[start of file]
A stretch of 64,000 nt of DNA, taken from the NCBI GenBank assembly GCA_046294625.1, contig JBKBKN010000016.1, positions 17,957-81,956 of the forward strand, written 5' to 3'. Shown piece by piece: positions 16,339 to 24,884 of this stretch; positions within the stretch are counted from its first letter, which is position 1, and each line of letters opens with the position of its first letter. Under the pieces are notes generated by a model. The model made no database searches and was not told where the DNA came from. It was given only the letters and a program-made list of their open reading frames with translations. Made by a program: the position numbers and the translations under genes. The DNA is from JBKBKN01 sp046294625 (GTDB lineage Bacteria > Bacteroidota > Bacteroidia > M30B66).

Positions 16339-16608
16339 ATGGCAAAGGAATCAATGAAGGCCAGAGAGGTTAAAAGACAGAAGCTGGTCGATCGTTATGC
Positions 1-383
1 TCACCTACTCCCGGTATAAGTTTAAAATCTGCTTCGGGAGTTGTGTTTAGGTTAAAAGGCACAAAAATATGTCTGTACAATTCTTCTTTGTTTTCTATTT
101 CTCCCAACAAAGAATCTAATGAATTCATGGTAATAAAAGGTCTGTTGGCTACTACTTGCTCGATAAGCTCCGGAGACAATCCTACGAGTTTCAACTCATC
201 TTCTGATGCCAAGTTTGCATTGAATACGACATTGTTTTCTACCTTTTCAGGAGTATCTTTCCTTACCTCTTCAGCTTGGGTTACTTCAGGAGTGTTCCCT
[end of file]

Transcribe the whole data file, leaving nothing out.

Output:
A stretch of 64,000 nt of DNA, taken from the NCBI GenBank assembly GCA_046294625.1, contig JBKBKN010000016.1, positions 17,957-81,956 of the forward strand, written 5' to 3'. Shown piece by piece: positions 16,339 to 24,884 of this stretch; positions within the stretch are counted from its first letter, which is position 1, and each line of letters opens with the position of its first letter. Under the pieces are notes generated by a model. The model made no database searches and was not told where the DNA came from. It was given only the letters and a program-made list of their open reading frames with translations. Made by a program: the position numbers and the translations under genes. The DNA is from JBKBKN01 sp046294625 (GTDB lineage Bacteria > Bacteroidota > Bacteroidia > M30B66).

Positions 16339-16608
16339 ATGGCAAAGGAATCAATGAAGGCCAGAGAGGTTAAAAGACAGAAGCTGGTCGATCGTTATGC
Positions 1-383
1 TCACCTACTCCCGGTATAAGTTTAAAATCTGCTTCGGGAGTTGTGTTTAGGTTAAAAGGCACAAAAATATGTCTGTACAATTCTTCTTTGTTTTCTATTT
101 CTCCCAACAAAGAATCTAATGAATTCATGGTAATAAAAGGTCTGTTGGCTACTACTTGCTCGATAAGCTCCGGAGACAATCCTACGAGTTTCAACTCATC
201 TTCTGATGCCAAGTTTGCATTGAATACGACATTGTTTTCTACCTTTTCAGGAGTATCTTTCCTTACCTCTTCAGCTTGGGTTACTTCAGGAGTGTTCCCT